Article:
Phoenix

Phoenix is a haven for world cinema, independent movies, film festivals and media arts, based in the heart of Leicester's cultural quarter.

Venue Type:

Gallery

Opening hours

Mon to Fri: 9.00 - 23.00
Sat & Sun: 10.00 - 23:00

Admission charges

All exhibitions are free of charge, fees vary for screenings and performances

Collection details

Design, Film and Media, Fine Art, Music, Performing Arts

Exhibition details are listed below, you may need to scroll down to see them all.
Animation of atoms occupy a science lab. Semiconductor - where shapes come from

Semiconductor - Where Shapes Come From

  • 10 February — 26 March 2017 *on now

Where Shapes Comes From is a moving image work co-commissioned by Phoenix and the EDP Foundation which considers how science translates nature, on an atomic scale.

Filmed in the mineral sciences laboratory at the Smithsonian Museum of Natural History, a scientist goes about his daily work in rock and mineral preparatory labs; cutting up large meteorites and preparing mineral samples for scientific study. Accompanying this, mineralogist Jeff Post describes the coming together of atoms to form matter. He details formations of organised structures and patterns as if they are happening in real-time, in front of our eyes, transcending time and space.

Raw seismic data, collected from the land forming Mariana deep sea trench, has been converted directly into sound and controls computer generated animations, which are composited into the labs. They depict interpretations of visual scientific forms associated with atomic structures, and the technologies which capture them. Sitting alongside these animated formations are hand-made assemblages of discarded materials and other curiosities, which now bear human signatures. They unite in bringing a sense of playfulness and personal touch to the ordinarily rigorous framework of science. By combining these scientific processes, languages and products associated with matter formation in the context of the everyday, they become fantastical and strange encouraging us to consider how science translates nature and question our experiences of the physical world.

Filmed at the Mineral Sciences Laboratory, Smithsonian National Museum of Natural History, Washington D.C. during its 100th year.
Audio made from Mariana Trench seismic data courtesy of the IRIS (Incorporated Research Institutions for Seismology) Network.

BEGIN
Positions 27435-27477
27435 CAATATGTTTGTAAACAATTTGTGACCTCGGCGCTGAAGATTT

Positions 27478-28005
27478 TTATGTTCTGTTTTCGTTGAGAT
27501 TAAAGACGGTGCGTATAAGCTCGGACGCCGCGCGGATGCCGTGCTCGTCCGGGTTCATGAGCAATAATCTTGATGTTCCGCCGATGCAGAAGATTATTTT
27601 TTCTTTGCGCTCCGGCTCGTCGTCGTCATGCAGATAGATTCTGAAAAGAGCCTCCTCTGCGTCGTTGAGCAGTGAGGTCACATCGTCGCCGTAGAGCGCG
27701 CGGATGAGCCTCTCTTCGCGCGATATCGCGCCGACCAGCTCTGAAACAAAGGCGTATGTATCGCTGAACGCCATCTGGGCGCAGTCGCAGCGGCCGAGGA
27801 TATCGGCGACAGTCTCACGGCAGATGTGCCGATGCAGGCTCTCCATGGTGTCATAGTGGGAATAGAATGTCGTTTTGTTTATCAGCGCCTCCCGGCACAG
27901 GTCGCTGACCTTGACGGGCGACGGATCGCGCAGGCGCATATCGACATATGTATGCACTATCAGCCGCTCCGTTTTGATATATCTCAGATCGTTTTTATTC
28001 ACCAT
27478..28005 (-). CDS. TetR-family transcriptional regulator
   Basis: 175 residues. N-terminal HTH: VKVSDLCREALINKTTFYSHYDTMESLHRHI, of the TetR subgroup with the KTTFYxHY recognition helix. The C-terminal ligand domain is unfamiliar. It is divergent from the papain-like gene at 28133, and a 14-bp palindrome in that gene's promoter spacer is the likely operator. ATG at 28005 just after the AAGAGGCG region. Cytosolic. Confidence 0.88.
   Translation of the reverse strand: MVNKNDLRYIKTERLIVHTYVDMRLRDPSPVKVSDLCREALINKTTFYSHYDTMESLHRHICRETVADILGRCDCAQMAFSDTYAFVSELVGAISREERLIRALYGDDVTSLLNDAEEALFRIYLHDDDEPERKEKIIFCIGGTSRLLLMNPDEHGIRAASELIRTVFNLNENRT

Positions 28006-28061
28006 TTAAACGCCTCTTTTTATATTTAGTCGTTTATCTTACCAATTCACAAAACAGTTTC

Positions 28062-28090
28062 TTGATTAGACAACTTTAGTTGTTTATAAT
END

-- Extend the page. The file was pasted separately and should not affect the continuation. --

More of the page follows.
Dialogue: Jeffrey E. Post, Geologist, Curator in Charge, Mineral Collection, Smithsonian National Museum of Natural History, Washington D.C., U.S.A.
Scientist: Jonathon Cooper

http://semiconductorfilms.com/

Supported by Arts Council England.

Suitable for

  • Family friendly

Website

http://www.phoenix.org.uk/event/semiconductor-where-shapes-come-from/

No Copyright Infringement Intended

No Copyright Infringement Intended

  • 7 April — 21 May 2017

No Copyright Infringement Intended is a group exhibition exploring the relationship between copyright and culture in the digital age, investigating how the concept of ownership and authorship is evolving and coming into conflict with outdated copyright and intellectual property laws.

Since the 1990s the internet has provided the opportunity for mass copying, redistribution and remixing of content – profoundly changing the way culture is produced and shared and sparking legal battles and debates that still rage on. Today, the increasing availability of technologies like 3D scanning and 3D printing have extended the ability to digitally copy and reproduce to the physical realm.

For many people now, mass sharing, copying and remixing seems like a natural form of self expression. Rather than embracing this change and using it to their advantage, rights holders and lawyers often resort to reinforcing outdated laws – penalising those who copy – and placing barriers on technology’s ability to share information and content freely.

Meanwhile, among artists there is widespread misunderstanding of copyright and how it affects their work. The phrase “No Copyright Infringement Intended” is often used as an attempt to avoid repercussions of copyright infringement. The phrase has no legal standing, but its widespread usage shows a lack of awareness of existing laws and the consequences of breaking them.

Featuring eight national and international artists working across a range of creative practices, the exhibition highlights the ongoing tension between production and copyright, considers the new artistic, social and political possibilities created through this tension and suggests new ways forward for artists, rights holders and the wider creative community.

The exhibition includes work by Nick Briz, Emilie Gervais, Nicolas Maigret, Christopher Meerdo, Jan Nikolai Nelles & Nora Al-Badri, Duncan Poulton, Fernando Sosa, Andrea Wallace & Ronan Deazley

Curated by Antonio Roberts, a new media artist and curator based in Birmingham. Kindly supported by Arts Council England

Suitable for

  • 18+

Website

http://www.phoenix.org.uk/event/no-copyright-infringement-intended/

Phoenix
4 Midland Street
Leicester
Leicestershire
LE1 1TG
England

Website

www.phoenix.org.uk

E-mail

Generic

hello@phoenix.org.uk

Telephone

Box Office

0116 242 2800

Administration

0116 242 2820

All information is drawn from or provided by the venues themselves and every effort is made to ensure it is correct. Please remember to double check opening hours with the venue concerned before making a special visit.
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